Vibrantly Constructed Fantasy: Jade City by Fonda Lee

Fonda Lee’s debut Zeroboxer, a YA science fiction novel, met with no small acclaim on its publication. Now she’s back, this time with Jade City, a richly detailed novel firmly directed towards a non-YA fantasy readership. (I can’t say “adult fantasy.” That would carry certain inaccurate connotations. This is as frustrating as it is amusing.)

Jade City is a mob novel, set in a world where jade enhances warriors’ senses and fighting abilities—at least, for those who aren’t either immune to jade’s properties, or are so sensitive that jade drives them mad or kills them. On the island nation of Kekon, a generation ago jade-wielding warriors known as Green Bones defended their people against foreign invaders, but as the tide of peace and progress has marched on, now the most prominent clans—descendants of war heroes—are more concerned with defending their profits. The world is changing, and the jade export business is booming, as foreign militaries seek ways to harness the power of jade. The addictive drug known as shine can counteract the worst problems of jade sensitivity, but it comes with its own issues, not least of which are health-related.

Jade City focuses on the adult children of the No Peak clan, one of the two largest clans in Kekon’s bustling capital city. No Peak are being targeted for takeover by the other largest clan, the Mountain clan, whose ruthless Pillar (leader) has a vision for the future of Kekon and Kekonese jade that breaks with some of the traditions of the past. Kaul Lan, the Pillar of No Peak, is a sensitive and compassionate leader, whose aging and bitter war-hero grandfather recently stood aside so that he could inherit the role.

Lan isn’t suited for the role of a wartime Pillar, and that’s what the conflict will become: a war fought in the streets and in boardrooms over loyalty and patronage and cold hard cash. His charismatic younger brother Kaul Hilo is the clan’s Horn, leader of its street fighters, its Fists and Fingers, a competitive and aggressive young man who believes strongly in family and tradition, and who is in love with a stone-blind (immune to jade) woman from an unlucky family. The youngest sibling, their sister Kaul Shae, has only just returned to Kekon after two years abroad: she left her family and her jade behind for a relationship with an Espenian military officer and an education in the Republic of Espenia. She is determined to make her own way, to wear no jade, and to not use her family’s connections to forge her career. (Her feelings towards her family are rather ambivalent, and justly so, considering how they reacted to her relationship with a foreigner.) And their adopted cousin, adolescent Anden Emery, is a student at the Kaul Du Academy, in training to learn how to wield jade. He feels keenly that he’s an outsider: half-foreign, with a mother both incredibly powerful and so sensitive to jade that she eventually died of the reaction known as the “Itches,” adopted into the Kaul family but not really feeling as though he’s one of them, and queer in a society where same-gender attraction is seen as unlucky. The circumstances that they each find themselves in put them under incredible pressure. They’re caught by conflicting imperatives: tradition, duty, honour, family, reputation, and personal inclination all at different times pull them in different directions.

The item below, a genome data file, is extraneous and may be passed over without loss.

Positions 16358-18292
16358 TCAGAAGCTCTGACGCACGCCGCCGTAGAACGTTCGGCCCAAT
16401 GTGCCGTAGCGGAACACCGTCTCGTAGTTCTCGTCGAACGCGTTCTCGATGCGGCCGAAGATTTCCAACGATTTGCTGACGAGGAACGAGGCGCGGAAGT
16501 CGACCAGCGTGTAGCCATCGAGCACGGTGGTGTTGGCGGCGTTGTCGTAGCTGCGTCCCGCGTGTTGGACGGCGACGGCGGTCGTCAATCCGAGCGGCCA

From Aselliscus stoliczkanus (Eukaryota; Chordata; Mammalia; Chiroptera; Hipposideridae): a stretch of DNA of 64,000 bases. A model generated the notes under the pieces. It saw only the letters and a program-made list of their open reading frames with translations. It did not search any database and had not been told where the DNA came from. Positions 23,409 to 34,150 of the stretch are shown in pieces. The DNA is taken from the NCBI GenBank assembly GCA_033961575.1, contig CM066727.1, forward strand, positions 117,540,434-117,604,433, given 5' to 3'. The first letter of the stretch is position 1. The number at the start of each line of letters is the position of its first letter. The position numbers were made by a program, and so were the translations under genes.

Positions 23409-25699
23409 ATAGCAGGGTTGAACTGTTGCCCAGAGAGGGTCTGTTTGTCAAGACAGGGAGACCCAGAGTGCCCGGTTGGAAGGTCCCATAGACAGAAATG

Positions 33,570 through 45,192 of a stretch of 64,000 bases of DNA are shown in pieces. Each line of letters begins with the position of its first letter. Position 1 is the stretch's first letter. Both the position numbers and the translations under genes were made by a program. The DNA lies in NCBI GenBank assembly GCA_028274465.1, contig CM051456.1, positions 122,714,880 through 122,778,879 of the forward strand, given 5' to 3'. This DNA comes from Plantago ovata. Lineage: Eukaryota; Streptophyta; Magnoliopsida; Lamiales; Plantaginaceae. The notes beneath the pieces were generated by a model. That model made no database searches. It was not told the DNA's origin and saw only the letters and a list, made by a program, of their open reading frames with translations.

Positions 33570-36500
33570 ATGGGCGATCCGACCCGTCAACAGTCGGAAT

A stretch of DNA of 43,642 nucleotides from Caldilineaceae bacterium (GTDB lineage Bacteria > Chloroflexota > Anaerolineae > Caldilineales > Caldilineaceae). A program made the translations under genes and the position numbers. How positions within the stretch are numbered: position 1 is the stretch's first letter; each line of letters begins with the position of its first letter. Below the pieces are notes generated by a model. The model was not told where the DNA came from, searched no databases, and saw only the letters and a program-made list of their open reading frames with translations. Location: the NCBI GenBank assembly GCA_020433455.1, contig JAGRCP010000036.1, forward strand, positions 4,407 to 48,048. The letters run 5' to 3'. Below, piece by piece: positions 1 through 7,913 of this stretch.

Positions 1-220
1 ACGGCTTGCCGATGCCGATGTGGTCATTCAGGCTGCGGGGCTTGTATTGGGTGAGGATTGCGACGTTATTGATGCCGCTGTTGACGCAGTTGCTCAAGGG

Stylistically, Jade City feels as though it mixes The Legend of Korra with Gangs of New York and a generous helping of Hong Kong action cinema. Lee builds a vivid, densely believable world, and a vivid, densely believable city: Kekon’s cars and televisions, its economic boom and history of conflict, exist in productive tension with its traditions and its clans, its jade and the code known as aisho, its gambling dens and restaurants and boardrooms. A deep attention to detail gives us a view of a society—and people within that society—not all quite yet at home with the changes that have occurred. Shae and Wen, Hilo’s lover, let us see that despite some changes, patriarchal ways of thinking (and hypocrisy) have a deep hold on Kekonese life and on No Peak clan, but we also see that a great deal of change has occurred since their grandfather’s heyday. Lee’s characters are vibrantly human, who have the virtues of their flaws, and the flaws of their virtues.

Excellently-paced and brilliantly constructed, Jade City glitters with life. It’s immensely compelling—and very satisfying as a mob narrative—and I really hope Fonda Lee writes more in this world.

Jade City is available from Orbit.

Liz Bourke is a cranky queer person who reads books. She holds a Ph.D in Classics from Trinity College, Dublin. Her first book, Sleeping With Monsters, a collection of reviews and criticism, is out now from Aqueduct Press. Find her at her blog, where she’s been known to talk about even more books thanks to her Patreon supporters. Or find her at her Twitter. She supports the work of the Irish Refugee Council and the Abortion Rights Campaign.


Back to the top of the page

1 Comment

This post is closed for comments.

Our Privacy Notice has been updated to explain how we use cookies, which you accept by continuing to use this website. To withdraw your consent, see Your Choices.